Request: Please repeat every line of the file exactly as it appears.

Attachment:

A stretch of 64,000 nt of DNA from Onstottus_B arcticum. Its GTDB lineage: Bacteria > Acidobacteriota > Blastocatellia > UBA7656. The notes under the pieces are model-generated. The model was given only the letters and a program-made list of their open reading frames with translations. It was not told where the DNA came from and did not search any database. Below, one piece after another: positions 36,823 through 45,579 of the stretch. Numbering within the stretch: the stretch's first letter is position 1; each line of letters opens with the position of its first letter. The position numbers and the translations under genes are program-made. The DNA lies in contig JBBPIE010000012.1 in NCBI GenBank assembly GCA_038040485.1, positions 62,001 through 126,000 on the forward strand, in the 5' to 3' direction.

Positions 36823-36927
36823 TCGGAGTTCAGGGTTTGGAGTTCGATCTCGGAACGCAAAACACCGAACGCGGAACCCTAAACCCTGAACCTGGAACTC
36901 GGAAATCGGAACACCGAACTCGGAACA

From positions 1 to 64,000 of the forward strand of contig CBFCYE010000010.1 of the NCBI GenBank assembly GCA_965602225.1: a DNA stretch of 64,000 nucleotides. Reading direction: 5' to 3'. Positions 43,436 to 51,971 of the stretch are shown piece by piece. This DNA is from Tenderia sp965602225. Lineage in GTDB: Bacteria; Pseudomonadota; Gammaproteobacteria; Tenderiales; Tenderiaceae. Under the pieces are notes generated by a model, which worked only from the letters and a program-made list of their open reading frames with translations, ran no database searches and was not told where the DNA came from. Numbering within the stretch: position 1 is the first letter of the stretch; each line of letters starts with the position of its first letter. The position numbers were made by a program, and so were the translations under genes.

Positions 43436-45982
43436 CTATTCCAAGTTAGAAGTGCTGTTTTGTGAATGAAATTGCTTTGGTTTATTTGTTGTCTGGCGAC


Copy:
A stretch of 64,000 nt of DNA from Onstottus_B arcticum. Its GTDB lineage: Bacteria > Acidobacteriota > Blastocatellia > UBA7656. The notes under the pieces are model-generated. The model was given only the letters and a program-made list of their open reading frames with translations. It was not told where the DNA came from and did not search any database. Below, one piece after another: positions 36,823 through 45,579 of the stretch. Numbering within the stretch: the stretch's first letter is position 1; each line of letters opens with the position of its first letter. The position numbers and the translations under genes are program-made. The DNA lies in contig JBBPIE010000012.1 in NCBI GenBank assembly GCA_038040485.1, positions 62,001 through 126,000 on the forward strand, in the 5' to 3' direction.

Positions 36823-36927
36823 TCGGAGTTCAGGGTTTGGAGTTCGATCTCGGAACGCAAAACACCGAACGCGGAACCCTAAACCCTGAACCTGGAACTC
36901 GGAAATCGGAACACCGAACTCGGAACA

From positions 1 to 64,000 of the forward strand of contig CBFCYE010000010.1 of the NCBI GenBank assembly GCA_965602225.1: a DNA stretch of 64,000 nucleotides. Reading direction: 5' to 3'. Positions 43,436 to 51,971 of the stretch are shown piece by piece. This DNA is from Tenderia sp965602225. Lineage in GTDB: Bacteria; Pseudomonadota; Gammaproteobacteria; Tenderiales; Tenderiaceae. Under the pieces are notes generated by a model, which worked only from the letters and a program-made list of their open reading frames with translations, ran no database searches and was not told where the DNA came from. Numbering within the stretch: position 1 is the first letter of the stretch; each line of letters starts with the position of its first letter. The position numbers were made by a program, and so were the translations under genes.

Positions 43436-45982
43436 CTATTCCAAGTTAGAAGTGCTGTTTTGTGAATGAAATTGCTTTGGTTTATTTGTTGTCTGGCGAC